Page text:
Broker Check

What is a Roth Account? Part 2

| October 02, 2023

A Roth can be a Roth IRA or a Roth 401(k). 

       A Roth 401(k) is a type of 401(k) account that allows participating eligible employees to make after-tax contributions to their employer sponsored retirement plan. The employee then enjoys tax-free growth or accumulation throughout the length of the plan, and withdrawals are tax free and penalty free after age 59 ½ . This is the opposite to a Traditional 401 (k). 

       A Roth 401(k) and a Roth IRA differ in their contribution limits. In a Roth IRA if you earn more than $153,000 and you are single (or $228,000 and you are married) then you cannot contribute to the plan. On the other hand, a Roth 401(k) has no earning limit restrictions. In 2023, you can contribute $22,500 PLUS $7,500 if you are age 50 or older. This is besides your employer matching contributions.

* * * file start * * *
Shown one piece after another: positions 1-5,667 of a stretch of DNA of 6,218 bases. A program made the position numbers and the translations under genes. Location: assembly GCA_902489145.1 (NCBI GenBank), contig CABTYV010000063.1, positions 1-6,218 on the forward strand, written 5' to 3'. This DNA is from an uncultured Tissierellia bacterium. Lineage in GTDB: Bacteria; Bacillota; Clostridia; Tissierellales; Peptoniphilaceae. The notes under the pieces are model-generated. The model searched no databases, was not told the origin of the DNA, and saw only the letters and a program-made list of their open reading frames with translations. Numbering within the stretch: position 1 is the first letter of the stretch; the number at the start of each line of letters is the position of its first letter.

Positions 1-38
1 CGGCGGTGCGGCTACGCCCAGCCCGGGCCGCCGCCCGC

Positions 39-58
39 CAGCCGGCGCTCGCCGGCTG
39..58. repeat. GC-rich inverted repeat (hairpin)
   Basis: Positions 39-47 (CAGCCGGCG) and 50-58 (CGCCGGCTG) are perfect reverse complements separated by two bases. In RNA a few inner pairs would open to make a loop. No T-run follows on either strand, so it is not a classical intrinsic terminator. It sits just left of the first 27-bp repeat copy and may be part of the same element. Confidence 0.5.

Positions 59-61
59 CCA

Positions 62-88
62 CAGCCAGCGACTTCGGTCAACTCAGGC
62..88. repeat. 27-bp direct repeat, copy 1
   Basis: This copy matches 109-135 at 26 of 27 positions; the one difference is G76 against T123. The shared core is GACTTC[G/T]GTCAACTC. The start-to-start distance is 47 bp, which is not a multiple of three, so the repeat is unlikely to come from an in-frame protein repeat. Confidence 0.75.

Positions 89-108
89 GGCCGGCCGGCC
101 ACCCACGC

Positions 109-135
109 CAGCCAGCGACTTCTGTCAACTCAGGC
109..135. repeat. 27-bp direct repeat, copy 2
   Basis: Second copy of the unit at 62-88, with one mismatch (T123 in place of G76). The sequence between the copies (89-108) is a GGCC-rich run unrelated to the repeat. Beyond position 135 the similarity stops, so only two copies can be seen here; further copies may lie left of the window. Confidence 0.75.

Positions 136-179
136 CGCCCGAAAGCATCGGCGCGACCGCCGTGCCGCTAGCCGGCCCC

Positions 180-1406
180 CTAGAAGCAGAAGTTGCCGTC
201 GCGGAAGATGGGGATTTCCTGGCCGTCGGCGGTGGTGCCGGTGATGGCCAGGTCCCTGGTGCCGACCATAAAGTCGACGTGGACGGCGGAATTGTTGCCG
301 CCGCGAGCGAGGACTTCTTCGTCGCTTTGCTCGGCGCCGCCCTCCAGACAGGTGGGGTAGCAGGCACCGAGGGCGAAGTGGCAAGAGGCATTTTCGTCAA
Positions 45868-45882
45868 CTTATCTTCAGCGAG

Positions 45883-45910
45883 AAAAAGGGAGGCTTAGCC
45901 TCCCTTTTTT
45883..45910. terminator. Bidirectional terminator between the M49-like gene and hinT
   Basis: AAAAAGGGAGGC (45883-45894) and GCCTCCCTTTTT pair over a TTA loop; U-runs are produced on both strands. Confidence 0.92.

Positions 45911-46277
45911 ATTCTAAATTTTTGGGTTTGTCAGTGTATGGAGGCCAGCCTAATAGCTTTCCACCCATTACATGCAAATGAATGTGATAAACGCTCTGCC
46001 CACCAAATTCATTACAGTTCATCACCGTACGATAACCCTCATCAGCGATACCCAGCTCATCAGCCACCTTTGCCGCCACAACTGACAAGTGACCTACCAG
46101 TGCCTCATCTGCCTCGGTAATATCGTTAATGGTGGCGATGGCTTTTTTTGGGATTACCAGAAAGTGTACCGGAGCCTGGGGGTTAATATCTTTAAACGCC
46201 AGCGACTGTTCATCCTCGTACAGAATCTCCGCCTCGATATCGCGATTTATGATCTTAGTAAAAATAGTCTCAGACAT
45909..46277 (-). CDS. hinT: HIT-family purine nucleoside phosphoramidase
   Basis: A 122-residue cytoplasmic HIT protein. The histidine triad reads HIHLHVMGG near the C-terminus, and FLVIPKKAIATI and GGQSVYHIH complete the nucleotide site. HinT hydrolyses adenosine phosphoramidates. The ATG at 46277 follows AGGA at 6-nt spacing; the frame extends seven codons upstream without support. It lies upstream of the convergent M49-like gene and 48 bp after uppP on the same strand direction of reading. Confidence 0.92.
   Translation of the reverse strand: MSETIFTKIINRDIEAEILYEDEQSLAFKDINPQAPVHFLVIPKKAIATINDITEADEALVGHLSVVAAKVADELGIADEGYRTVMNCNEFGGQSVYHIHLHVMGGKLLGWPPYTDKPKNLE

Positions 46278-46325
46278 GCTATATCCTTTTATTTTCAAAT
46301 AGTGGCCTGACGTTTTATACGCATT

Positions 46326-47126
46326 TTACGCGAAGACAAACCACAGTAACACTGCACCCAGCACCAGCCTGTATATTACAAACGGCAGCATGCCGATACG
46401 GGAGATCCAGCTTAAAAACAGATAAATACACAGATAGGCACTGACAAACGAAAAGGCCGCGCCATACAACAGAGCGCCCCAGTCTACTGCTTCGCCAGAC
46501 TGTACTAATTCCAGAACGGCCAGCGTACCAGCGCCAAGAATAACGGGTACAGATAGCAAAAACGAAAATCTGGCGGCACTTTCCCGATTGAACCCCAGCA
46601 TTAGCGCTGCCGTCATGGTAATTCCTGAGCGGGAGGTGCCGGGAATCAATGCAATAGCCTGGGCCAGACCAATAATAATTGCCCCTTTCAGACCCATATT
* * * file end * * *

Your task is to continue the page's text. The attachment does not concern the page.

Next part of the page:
Qualified distributions from a Roth 401(k) in retirement are tax-free, IF you: 1) had the account open for at least 5 years and are age 59 ½ or older, 3) on account of disability, 4) on or after death. If the criterion is met, you can withdraw contributions from the Roth 401(k) without tax or penalty. If the account is held in the Roth 401(k) into retirement, Required Minimum Distributions (RMD) are required on this account at age 72. If you want to leave it alone for a bit longer then you can roll it over into a Roth IRA where Required Minimum Distributions are NOT required.  

Can I contribute to both a 401(k) and a Roth 401(k)? 

       Most employers that offer a traditional 401(k) also offer a Roth 401(k) option. This Roth option can be vital in planning tax diversification in retirement. Because you may not be eligible to contribute to a Roth IRA, a Roth 401 (k) option can allow you to better manage your income distribution plans in retirement. 

       The Bottom Line is by you continually contributing to a Roth 401(k), you can help create a tax-diversified source of income stream in retirement. If you are younger and currently in a low enough tax bracket where you don’t need the tax deductions from contributions to a traditional 401 (k), then contributions to a Roth 401(k) account may be a better option. Because we do not know where tax rates will be in the future, you may find future tax-free distributions to be highly advantageous in retirement.